The Hindus consider the religious importance of Kaveri River similar to that of Ganges.The Kaveri River is believed as one of the holy rivers by the devout Hindus and is often known as Dakshin Ganga or the ‘Ganges of the South’. The river is embodied as the Goddess Kaveri Amman, who is worshipped at several shrines along the course of the river. According to Hindu legends, Vishnumaya or Lopamudra, daughter of Lord Brahma, took birth on the earth as the child of the Kavera Muni and later was married to Sage Agasthaya. Later, she took the form of the river Kaveri in order to serve mankind.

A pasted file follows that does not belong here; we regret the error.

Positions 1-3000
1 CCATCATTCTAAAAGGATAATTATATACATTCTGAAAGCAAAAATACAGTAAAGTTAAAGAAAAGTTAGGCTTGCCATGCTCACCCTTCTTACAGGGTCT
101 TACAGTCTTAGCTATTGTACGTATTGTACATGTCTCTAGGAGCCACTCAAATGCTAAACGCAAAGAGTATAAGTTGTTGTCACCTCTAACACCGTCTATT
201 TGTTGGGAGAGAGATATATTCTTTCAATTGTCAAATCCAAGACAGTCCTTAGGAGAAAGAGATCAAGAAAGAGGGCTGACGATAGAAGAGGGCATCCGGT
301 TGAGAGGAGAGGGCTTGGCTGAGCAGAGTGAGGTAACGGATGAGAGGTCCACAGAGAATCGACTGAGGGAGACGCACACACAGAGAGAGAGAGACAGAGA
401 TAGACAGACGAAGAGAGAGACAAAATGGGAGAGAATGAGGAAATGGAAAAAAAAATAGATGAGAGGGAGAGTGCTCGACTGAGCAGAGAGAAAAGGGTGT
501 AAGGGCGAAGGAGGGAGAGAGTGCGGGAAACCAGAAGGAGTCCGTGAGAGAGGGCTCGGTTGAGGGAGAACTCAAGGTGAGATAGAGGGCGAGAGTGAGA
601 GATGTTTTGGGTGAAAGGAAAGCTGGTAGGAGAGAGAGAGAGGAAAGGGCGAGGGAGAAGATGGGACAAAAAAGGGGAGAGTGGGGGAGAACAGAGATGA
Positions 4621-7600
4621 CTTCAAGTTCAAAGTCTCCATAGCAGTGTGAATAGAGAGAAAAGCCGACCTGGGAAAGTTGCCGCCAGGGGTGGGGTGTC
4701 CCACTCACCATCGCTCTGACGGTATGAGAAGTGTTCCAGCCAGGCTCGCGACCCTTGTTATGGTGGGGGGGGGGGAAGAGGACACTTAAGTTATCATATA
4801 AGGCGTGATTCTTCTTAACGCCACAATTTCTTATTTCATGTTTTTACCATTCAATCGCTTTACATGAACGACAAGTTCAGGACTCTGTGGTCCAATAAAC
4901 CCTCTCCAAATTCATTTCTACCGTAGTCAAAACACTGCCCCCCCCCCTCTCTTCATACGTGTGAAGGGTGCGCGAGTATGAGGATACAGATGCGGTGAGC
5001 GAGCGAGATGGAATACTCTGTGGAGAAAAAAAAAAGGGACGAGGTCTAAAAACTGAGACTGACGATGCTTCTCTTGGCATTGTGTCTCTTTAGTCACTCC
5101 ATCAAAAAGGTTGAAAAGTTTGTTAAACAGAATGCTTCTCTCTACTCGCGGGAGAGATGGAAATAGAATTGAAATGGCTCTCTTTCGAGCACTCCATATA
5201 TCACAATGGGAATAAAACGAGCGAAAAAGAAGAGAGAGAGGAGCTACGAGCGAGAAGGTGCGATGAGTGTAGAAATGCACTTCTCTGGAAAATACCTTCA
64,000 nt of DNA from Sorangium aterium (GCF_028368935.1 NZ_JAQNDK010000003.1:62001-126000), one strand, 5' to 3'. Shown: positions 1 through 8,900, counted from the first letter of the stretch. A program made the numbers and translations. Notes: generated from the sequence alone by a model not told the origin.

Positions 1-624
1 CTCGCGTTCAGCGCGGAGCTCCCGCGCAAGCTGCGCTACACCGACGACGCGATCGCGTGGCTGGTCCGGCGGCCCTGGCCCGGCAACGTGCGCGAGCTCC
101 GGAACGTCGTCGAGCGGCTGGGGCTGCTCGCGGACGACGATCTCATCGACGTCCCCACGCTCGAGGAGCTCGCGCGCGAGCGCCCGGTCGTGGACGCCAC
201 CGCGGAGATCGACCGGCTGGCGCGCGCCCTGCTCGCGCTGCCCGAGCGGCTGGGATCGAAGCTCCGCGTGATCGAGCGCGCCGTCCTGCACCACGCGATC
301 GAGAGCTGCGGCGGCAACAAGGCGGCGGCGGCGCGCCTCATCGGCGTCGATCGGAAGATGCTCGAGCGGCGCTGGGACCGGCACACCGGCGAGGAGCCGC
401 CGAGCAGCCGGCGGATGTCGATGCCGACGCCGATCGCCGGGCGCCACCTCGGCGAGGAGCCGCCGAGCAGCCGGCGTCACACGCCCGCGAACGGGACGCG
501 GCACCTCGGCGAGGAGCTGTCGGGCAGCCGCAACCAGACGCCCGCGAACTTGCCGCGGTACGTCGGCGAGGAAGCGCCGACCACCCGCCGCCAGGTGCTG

The river course of Kaveri starts from its origin and ends at the mouth of the river, when it empties into the Bay of Bengal. The river starts it journey at Talakaveri in the Brahmagiri hills in Kodagu, however there not much flow at this point all round the year. This region forms the principal drainage area of this district, and is already a major river when it leaves the Western Ghats near Kushalanagara. River Kaveri in Karnataka has several channels with dams. In its course through Karnataka, the channel is broken up by twelve “anicuts” or dams for the reason of irrigation. From the anicut at Madadkatte, an artificial channel is diverted at a distance of 72 miles, irrigating an area of 10,000 acres and ultimately bringing its water supply to the town of Mandya. River Kaveri in Tamil Nadu features lovely waterfalls and gorges, which serves as great tourist spots. The River Kaveri enters the Indian state of Tamil Nadu through Krishnagiri district and along its course structure many gorges and waterfalls; among them the most famous is the Hogenakkal falls in Dharmapuri District. The three minor tributaries of River Kaveri, flowing in this state are Palar, Chennar and Thoppar above Stanley Reservoir in Mettur. where the dam has been constructed.